Cloud computing (server) requirements have increased further as people have shifted to fully or partially working from home. Hyperscalers such as Amazon, Microsoft, and Google continue to make considerable investments in cloud infrastructure and platforms that also aim to support network operators. Semiconductor Engineering (July 2021) and Susquehanna Financial Group research highlighted shortages in microcontroller MCUs which integrate CPU and memory on the same chip and are used across cars, communications equipment, appliances, and industrial equipment. Semiconductor Engineering also noted comments from the CEO of Tokyo Electron that DRAM (flash short-term memory) supply was also “tight due to higher 5G mobile, PC, and data center demand”. Smartphones such as the 5G iPhone 12 for example come with 4GB DRAM.

How long will the semiconductor chip shortage last

Indeed, the various partnerships announced (or already launched) as well as the projects for the construction of semiconductor factories (especially in Europe) should help reduce the negative consequences of this shortage.

In addition, some governments have also announced encouraging measures that would help fight against this crisis. This is notably the case in Japan (notably in the framework of the TSMC x Sony partnership) and India. The latter has developed a global strategic plan of 10 billion dollars, to ensure the supply of semiconductors in India in the long term. Indeed, the country wants to produce high-end chips locally, which would allow Indian semiconductor manufacturers to have a more secure and competitive supply chain.

But some are less optimistic: indeed, they stress that this global crisis could only be alleviated if the players concerned put the announced measures into practice.

Moreover, the consequences of Covid-19 are still very present in this market, which makes the future all the more uncertain. In conclusion, it is difficult to estimate a precise date when this crisis will end. However, mobilization of the different actors affected by the chip production shortage could effectively accelerate the end of the crisis.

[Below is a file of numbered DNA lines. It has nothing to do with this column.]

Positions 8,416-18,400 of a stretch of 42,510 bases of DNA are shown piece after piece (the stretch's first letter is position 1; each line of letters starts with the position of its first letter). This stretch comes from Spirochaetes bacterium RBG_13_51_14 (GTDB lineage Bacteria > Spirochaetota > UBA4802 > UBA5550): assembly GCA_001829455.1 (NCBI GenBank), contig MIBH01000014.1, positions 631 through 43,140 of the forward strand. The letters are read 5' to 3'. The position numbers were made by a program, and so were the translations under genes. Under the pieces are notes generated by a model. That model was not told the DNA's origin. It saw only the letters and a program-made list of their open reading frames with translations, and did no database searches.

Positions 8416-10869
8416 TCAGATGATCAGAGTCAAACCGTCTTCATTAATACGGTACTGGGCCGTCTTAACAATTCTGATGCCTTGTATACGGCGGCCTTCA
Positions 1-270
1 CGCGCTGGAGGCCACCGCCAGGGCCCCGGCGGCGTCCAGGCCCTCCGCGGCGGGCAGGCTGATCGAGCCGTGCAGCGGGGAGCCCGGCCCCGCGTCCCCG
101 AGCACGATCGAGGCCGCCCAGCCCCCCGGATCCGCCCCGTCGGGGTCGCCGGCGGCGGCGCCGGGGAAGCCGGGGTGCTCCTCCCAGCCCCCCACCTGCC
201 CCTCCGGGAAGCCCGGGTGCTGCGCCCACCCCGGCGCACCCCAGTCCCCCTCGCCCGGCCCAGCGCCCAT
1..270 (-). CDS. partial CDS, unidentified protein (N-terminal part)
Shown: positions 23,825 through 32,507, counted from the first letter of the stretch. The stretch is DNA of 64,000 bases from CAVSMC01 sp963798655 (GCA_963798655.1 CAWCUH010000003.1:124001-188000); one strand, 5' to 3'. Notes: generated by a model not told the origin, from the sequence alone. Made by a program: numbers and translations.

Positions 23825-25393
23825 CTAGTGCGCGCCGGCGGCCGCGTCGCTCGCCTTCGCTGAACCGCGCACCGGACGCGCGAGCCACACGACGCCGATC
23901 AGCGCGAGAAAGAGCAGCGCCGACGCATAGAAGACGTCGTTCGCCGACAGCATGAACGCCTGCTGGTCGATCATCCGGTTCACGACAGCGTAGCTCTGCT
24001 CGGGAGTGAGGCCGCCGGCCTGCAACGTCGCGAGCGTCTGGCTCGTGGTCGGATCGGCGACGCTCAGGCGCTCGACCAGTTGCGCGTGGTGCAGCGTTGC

Causes and consequences of semiconductor crisis

The semiconductor shortage today can be explained by an unfortunate combination of factors. In the first half of 2020, the automotive industry faced a sharp drop in demand, leading to significant disruptions in the supply chain. At the same time, the shift to remote working due to the Covid-19 health crisis and the resulting need for increased connectivity has led to a considerable increase in demand for hardware (personal computers, video games, communication equipment, etc.). However, the manufacturing of the latter requires semiconductors.

Therefore, the companies producing these chips have concentrated their efforts on these other sectors, which have proven to be much more profitable (than the automotive sector in particular).

As a result, by the time automotive demand picked up faster than expected in the second half of 2020, the semiconductor industry had already redirected much of its production to meet demand in other, more lucrative areas. This has also led to suspensions of many automotive production lines and a drop in new vehicle sales (with significant production delays due to lack of parts).

We also see the need for semiconductors increasing in many sectors, which puts further pressure on demand. The automotive sector is currently undergoing a massive electrification process. In order to offer a more responsible and sustainable mobility, European manufacturers are striving to offer a range of electric and/or hybrid vehicles. However, the production and marketing of these vehicles requires a significant amount of semiconductors.

The cryptocurrency sector, which is currently in full development, needs to be equipped with semiconductors in order to function optimally. According to Nomura Bank, bitcoin & cryptocurrency applications accounted for 10% of the total sales of TSMC, one of the largest semiconductor producers today.

Moreover, the semiconductor market is oligopolistic (i.e. characterized by a strong demand (customers) and only a few suppliers (sellers). A few key players (the majority of which are Asian) have control oversupply. They can therefore favor certain sectors to the detriment of others that they consider more profitable.

Indeed, today, three companies dominate semiconductor production: the American Intel, its South Korean competitor Samsung, and the TSMC group, based in Taiwan. Asia dominates this sector: China and Korea hold 75% of this market. These Asian companies master the entire value chain of the semiconductor: from production to marketing. This is one of the reasons why Europe is so dependent on Asia.